According to documents leaked to BBC Newsnight, rich countries – including the UK – are blocking plans to help developing countries increase their vaccine production capacity.
Many poor countries have asked the World Health Organization (WHO) for help.
But rich countries oppose the rules of international law that allow this to happen.
This emerges from a leak in the negotiating speech of the WHO resolution on the issue.
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These rich countries include the United Kingdom, the United States and the European Union.
“If we can add language that makes it easier for countries to produce more vaccines and more drugs in their own language, it includes efforts to provide funding and facilities.
“The global epidemic is demanding a global solution and the UK is at the forefront, with efforts to ensure equal access to covid vaccines and treatment worldwide,” a UK government spokesman pointed out.
A spokesman said the UK would make a major contribution to international efforts to ensure more than a billion corona virus vaccines reach developing countries this year.
The long-standing question is when and when governments should take action to ensure affordable drug supply.
But the potential of different countries through vaccines and drugs has been highlighted by the epidemic.
Many experts say that equal access to vaccines is essential to prevent cases and deaths and to contribute to the immunity of the world’s population.
But Ellen de Hohn, an expert on pharmaceutical policy and intellectual property law, says it makes up a third of the global vaccine production potential requirement.
“These are vaccines made in rich countries and are usually kept by those rich countries,” he said.
“Developing countries are demanding that we get not only the share of vaccines, but also the right to produce those vaccines,” he added.
To make a vaccine, you must have the right to manufacture the product from which it is made (it is patented), but you know how to make it because the technology can be complicated.
The WHO has no authority to avoid patents, but seeks to unite countries to find a way to increase vaccine supply.
Discussions focus specifically on the use of the rules of international law to avoid patents and to assist countries in gaining the technical capacity to produce them.
But the pharmaceutical industry argues that patents will hinder its ability to invest in future treatment for eczema and other diseases.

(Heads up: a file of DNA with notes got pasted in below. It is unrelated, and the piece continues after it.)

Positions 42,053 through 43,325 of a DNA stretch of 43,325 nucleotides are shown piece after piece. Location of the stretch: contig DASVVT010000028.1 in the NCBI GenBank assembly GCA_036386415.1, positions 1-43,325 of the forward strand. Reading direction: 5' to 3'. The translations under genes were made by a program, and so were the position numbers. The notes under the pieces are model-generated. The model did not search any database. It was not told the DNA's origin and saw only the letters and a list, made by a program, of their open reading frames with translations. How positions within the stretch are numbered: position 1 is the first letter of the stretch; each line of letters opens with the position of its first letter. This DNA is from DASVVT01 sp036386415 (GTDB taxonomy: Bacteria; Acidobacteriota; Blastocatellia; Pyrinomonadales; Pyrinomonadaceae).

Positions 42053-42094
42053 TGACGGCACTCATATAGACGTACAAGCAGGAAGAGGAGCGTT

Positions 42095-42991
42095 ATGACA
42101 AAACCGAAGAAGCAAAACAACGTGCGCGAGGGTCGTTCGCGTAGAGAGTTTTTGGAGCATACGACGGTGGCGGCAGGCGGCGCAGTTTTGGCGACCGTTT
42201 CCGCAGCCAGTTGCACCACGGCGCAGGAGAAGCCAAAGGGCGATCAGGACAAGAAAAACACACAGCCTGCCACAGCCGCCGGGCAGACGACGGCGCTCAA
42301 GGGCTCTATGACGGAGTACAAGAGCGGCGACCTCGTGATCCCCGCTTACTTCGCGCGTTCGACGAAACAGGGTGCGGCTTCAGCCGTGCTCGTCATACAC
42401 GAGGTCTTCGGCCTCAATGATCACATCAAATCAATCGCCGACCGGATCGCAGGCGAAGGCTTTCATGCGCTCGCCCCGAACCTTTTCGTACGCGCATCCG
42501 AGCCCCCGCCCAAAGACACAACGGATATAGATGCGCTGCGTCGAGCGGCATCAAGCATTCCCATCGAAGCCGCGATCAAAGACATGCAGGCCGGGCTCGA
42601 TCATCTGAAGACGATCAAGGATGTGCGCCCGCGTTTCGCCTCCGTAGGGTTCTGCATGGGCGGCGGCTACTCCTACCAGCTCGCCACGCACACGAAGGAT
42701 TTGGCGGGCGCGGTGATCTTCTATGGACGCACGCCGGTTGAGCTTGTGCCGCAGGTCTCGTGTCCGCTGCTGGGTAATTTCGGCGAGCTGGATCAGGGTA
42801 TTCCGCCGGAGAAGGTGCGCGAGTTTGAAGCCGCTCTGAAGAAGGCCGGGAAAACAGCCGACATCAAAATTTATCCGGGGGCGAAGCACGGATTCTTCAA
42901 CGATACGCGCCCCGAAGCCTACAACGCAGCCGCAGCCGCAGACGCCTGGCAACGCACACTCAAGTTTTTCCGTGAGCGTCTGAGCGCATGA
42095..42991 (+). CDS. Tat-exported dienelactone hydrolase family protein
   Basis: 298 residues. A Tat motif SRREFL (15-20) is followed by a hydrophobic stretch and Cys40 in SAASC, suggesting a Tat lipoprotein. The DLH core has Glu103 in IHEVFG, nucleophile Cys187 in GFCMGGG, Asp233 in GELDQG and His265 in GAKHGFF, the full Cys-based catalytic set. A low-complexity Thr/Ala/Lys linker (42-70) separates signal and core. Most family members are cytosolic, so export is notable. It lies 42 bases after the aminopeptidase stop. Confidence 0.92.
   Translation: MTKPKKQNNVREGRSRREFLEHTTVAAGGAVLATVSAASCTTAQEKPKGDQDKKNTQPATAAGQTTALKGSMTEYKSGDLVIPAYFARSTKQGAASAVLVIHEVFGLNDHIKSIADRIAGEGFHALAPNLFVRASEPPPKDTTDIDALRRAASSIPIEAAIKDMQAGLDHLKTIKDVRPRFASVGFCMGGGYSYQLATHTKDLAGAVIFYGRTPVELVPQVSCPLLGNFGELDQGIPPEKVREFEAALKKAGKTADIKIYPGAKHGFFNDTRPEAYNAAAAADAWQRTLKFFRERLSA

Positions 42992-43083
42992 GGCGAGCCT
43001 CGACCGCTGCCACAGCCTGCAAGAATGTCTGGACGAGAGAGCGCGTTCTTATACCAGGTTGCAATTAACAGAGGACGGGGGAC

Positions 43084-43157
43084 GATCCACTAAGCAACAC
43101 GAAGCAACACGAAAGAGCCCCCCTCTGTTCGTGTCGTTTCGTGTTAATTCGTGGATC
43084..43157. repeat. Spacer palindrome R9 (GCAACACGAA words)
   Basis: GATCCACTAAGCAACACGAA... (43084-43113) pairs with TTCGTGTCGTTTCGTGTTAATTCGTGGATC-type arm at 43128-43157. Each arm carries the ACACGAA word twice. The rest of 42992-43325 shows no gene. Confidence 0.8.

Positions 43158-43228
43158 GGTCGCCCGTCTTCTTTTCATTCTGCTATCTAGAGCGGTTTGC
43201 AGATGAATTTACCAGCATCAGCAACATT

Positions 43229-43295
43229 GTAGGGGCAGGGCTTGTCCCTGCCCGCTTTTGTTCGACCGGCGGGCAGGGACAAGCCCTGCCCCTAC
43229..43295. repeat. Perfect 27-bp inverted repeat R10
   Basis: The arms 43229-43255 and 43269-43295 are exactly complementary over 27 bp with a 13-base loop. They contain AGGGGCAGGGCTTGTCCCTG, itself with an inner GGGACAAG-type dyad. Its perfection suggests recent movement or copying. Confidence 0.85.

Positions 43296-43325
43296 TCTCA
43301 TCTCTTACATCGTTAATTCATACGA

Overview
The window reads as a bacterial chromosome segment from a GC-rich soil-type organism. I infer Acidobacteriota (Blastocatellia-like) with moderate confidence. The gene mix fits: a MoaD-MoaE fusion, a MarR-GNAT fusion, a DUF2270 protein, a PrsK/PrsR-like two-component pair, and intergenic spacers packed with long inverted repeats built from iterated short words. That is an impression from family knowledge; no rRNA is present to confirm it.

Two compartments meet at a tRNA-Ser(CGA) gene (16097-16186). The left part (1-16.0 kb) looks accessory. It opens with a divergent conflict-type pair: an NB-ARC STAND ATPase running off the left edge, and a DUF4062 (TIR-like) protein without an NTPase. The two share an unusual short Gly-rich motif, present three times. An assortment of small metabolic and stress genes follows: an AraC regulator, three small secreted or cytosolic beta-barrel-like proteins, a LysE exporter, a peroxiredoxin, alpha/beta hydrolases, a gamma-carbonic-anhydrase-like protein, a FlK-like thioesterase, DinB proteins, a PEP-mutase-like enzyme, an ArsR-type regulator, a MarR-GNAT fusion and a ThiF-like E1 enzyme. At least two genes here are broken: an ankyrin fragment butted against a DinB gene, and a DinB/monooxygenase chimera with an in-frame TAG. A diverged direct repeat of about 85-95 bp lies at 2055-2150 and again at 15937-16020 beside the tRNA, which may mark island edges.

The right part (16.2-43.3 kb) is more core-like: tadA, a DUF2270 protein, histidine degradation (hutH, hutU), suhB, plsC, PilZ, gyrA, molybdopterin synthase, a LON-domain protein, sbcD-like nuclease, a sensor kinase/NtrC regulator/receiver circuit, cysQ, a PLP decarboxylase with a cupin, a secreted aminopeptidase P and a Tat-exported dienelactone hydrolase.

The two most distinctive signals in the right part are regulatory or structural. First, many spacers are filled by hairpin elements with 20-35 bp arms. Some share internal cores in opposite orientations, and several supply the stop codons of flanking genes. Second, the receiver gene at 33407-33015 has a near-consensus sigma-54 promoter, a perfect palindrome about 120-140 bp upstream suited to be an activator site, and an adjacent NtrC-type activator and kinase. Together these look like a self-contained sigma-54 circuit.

Earlier this month, the U.S. Representatives of the pharmaceutical industry They expressed their concerns to President Joe Biden.
“Removing these protections will affect the global response to the epidemic,” they wrote, including ongoing efforts to tackle the new variants.
Delegates argued that this would create confusion that could undermine public confidence in vaccine protection and create a barrier to information sharing.
“Most importantly, removing the protections will not speed up production,” they added.
Others agree. Anne Moore, an expert in the field of immunization, is concerned about the impact of patent weakening on future research.
“Over time, we see fewer and fewer companies and organizations getting involved in the vaccine business because yields are so low,” he says.
Pharmaceutical companies point out that they have made financial donations and medicines to help fight the epidemic.
But activists argue that about $ 90 billion (more than CFA $ 68,543 billion) of public funds have been spent on the development of Govt treatments and vaccines, so the public should be concerned. They say that once the epidemic is over, a lot of money will be made.
“It is clear that there are long-term plans to increase the cost of these vaccines once the most urgent phase of the epidemic is over. So developing countries are saying that we need to get the capacity to produce these vaccines now,” says t’Hoen.
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